The only reason I would suggest the Quayside Community Board was not enthusiastic about the bridge is that the only vocal opposition I have heard to the idea of the bridge came from a couple of well known and outspoken “leaders” of the QCB. I further suggested this may not be a universal opinion of Quayside residents – and purposely linked to the story where Mr. Eddy expressed tacit approval of the new plans to support that point. I even pointed out that many of those original concerns were very much valid, and should be addressed. I’m just not sure any of them are a game-ender. I also don’t think the Quayside residents speak as a single voice on this issue. I ride with a couple of Quayside folks on a regular basis, and they are anxiously looking forward to the bridge..
First Mole – Actually, the 2008 Queensborough Community Plan documents I could find (and they are all here, scroll to the bottom of the page) only reference the Poplar Island route for the bridge as a possible “backup” plan if the direct route is considered too difficult or impossible. Looking through those documents, it appears that option was not initially considered, but was added to the conversation through community consultation. I have already written a long post about why this is a terrible plan if one is hoping to build this as a useful piece of transportation infrastructure, so I won’t go deeper into that here.
Second Mole – The submarine park will not be destroyed. Council has said they will not destroy it, and as a worst-case scenario, they will move it. The rest of this “Mole” seems to be a criticism about the format of consultations and planning, and we can all have opinions on how those should work in an ideal world. I think Mr. Eddy and I have differing opinions here, and nothing wrong with that. Here is the process best I can figure from watching the media and Council reports:
1) The community has an idea for connectivity that was included in the Queensborough Community Plan in 2009 as a priority;
2) Council secured some funding through DAC with a fairly long planning window;
3) Staff hired some consulting engineers to do an initial assessment, and scope out potential opportunities, problems, and rough costs. Included in this would be general feasibility issues- including Senior government issues location and potential for conflict with the Train Bridge;
4) Recognizing that being close to the Rail Bridge is the best spot, talks with SRY begin to suss out concerns;
5) Take the assessment to Council to seek opinions (after all, they are the elected representatives of the public), and IF council thinks we are on the right track- take it to public consultation;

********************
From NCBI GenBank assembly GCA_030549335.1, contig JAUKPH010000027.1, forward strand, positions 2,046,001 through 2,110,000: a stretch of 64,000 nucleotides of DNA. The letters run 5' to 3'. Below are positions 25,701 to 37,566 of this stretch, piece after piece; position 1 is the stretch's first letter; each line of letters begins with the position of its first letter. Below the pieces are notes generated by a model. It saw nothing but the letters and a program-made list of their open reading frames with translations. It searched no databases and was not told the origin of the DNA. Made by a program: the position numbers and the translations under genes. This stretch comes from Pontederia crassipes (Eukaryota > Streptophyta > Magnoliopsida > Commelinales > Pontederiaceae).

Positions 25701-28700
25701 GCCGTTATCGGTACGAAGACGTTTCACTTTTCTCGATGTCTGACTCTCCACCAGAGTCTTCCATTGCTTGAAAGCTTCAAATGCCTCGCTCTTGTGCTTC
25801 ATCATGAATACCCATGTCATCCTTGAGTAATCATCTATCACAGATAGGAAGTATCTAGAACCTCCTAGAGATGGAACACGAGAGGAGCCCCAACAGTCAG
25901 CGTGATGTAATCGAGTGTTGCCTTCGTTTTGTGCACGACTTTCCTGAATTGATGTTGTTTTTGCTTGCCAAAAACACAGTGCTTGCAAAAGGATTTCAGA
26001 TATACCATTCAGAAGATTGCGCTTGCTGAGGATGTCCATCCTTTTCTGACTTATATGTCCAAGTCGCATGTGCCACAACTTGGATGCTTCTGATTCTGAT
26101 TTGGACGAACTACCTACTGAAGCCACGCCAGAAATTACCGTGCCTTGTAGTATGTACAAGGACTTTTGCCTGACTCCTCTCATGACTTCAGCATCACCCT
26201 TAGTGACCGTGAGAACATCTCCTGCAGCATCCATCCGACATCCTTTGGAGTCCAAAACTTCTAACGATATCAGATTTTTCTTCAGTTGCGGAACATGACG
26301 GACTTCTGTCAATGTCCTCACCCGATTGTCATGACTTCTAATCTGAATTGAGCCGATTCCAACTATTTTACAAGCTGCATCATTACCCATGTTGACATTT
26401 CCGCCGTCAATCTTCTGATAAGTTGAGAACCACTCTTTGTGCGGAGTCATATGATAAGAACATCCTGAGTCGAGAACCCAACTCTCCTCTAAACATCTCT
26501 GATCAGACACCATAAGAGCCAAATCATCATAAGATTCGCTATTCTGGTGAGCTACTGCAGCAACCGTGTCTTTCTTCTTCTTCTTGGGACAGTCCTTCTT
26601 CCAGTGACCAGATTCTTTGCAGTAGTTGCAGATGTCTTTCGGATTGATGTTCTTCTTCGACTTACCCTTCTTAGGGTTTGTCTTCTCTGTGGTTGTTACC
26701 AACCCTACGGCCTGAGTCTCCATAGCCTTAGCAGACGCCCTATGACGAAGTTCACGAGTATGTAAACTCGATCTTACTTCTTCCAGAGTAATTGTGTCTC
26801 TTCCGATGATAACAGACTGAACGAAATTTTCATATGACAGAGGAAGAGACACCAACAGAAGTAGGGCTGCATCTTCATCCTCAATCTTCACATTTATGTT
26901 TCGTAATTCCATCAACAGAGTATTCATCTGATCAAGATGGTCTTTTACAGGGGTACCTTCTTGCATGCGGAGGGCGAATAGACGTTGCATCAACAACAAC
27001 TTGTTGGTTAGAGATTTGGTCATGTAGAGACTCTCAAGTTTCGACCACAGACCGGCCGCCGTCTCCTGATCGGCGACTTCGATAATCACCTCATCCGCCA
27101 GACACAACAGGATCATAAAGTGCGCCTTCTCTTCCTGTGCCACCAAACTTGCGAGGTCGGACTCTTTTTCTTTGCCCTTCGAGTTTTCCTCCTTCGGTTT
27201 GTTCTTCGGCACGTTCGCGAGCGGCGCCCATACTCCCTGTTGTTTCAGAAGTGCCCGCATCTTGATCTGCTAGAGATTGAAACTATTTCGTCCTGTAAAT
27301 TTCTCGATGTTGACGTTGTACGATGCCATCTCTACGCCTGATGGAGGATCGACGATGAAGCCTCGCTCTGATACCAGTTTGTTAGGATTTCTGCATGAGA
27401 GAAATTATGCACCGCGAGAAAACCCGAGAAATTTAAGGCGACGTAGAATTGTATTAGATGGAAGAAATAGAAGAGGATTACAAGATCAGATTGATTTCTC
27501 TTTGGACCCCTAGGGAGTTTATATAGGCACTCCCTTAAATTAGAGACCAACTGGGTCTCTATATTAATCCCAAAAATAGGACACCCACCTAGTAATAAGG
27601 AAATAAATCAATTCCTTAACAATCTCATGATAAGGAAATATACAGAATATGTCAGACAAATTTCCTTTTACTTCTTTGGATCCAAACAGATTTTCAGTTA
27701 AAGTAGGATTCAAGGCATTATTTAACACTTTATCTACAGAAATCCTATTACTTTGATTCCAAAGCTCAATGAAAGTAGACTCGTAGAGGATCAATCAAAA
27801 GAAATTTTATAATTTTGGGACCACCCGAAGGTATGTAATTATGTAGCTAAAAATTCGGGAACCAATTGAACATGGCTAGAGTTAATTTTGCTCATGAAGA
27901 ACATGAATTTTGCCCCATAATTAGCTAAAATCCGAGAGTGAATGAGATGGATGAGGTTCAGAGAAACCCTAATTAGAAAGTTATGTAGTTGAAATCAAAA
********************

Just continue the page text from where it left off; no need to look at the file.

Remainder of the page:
6) Report out on Pubic consultation, and either move ahead, fix the plan to address public concerns, or go back to Step 1.
It sounds to me like they got to Step 5 and there were enough concerns at Council or problems for staff to iron out (i.e. railway discussions) or enough public negative reaction that they stepped back and re-assessed by going back to Step 3 and re-jigging the plan.
The point is, the plan, such as it was, was clearly not ready for a detailed public consultation, and the new plan may also not quite be there yet (as it sounds like there are some issues to work out with the Port and SRY about how a lift or swing bridge might operate). There is no point going to the public asking them to approve an idea if the Port or another agency will not allow that idea to be built.
Of course, these tentative plans and technical reports are sent up to Council and read into the public record for a reason: so that people like me and Ted Eddy can talk about them and get the public thinking about the project. We also have a Council that allows open delegations- if anyone has a strong opinion about the bridge, or a great alternative model, they should go to Council and use their allotted 5 minutes to make their case to Council. Or write them a letter. Or Blog. This is what the public conversation looks like. I don’t want valuable staff time wasted holding evening “consultation” meetings for a half-baked plan that is not feasible, but this has hardly been a secretive process – both Mr. Eddy and I have seen the plans presented so far.
Third Mole: “Insider Mole” is an interesting accusation. I am afraid everything I know about this project comes from press accounts and reading the reports on the City’s website (and therefore, I am free to admit my knowledge of the project is incomplete), but I have worked for a consulting engineering firm and inside of a City Hall (not New West City Hall, mind you), so I can read between lines with more nuance than some. I am also out and about in the city a lot, so I have occasional conversations with Councillors or Staff, and am not afraid to ask them questions. Hey, I pay their wages, the poor people have to listen to me!
As for the inference that I am secretly working for the City (that’s what an “ insider mole” is, isn’t it?), I can only refer back to several posts on this same blog where I am highly critical of some of the moves this City has made (or refused to make). I call things as I see them, and that includes when I actually agree with the City as much as when i disagree with them.
PS: “Missed” the June 17th Newsleader Article?! I linked to it in the 10th paragraph of my post!
Forth (sic) Mole: I’m not one to challenge Tom Littlewood’s plans. I worked with Tom on the Bicycle and Pedestrian Advisory Committee, and he is indeed a visionary who loves to spread the good word about bicycles and safe cycling infrastructure. However, I think a ferry service is a very different consideration than a bridge.
A fixed bridge provides a reliable, permanent link between the communities, something the City and the burgeoning neighbourhoods of Queensborough can plan around in the long-term (and something the DAC funds were earmarked for). A ferry service (for all its benefits) does not provide this security. It may work great in 2013, but any number of factors (rising fuel costs, change in safety regulations, change in business interest of the owner, unexpected mechanical issues with the floating stock) could make it disappear in a flash. That is not the kind of transportation infrastructure one can plan a community around.
The example of TransLink cutting bus service to Port Royal is a perfect one – a quick business decision made, a transportation link is lost, and the community has no say. This is the biggest reason why I am such a big fan of the fixed bridge, I like to think of the long game when we are talking about building this community.
I don’t want to say more about Tom’s plan until I get a chance to talk to him about it, so I’ll leave it at that. Then maybe I’ll write a blog post about it and other alternatives to the bridge, as previously suggested.
Anyway, thanks for the comments, Mr. Eddy, and feel free to comment below if I have missed any points, or am missing something. You can even do it anonymously, if that suits you…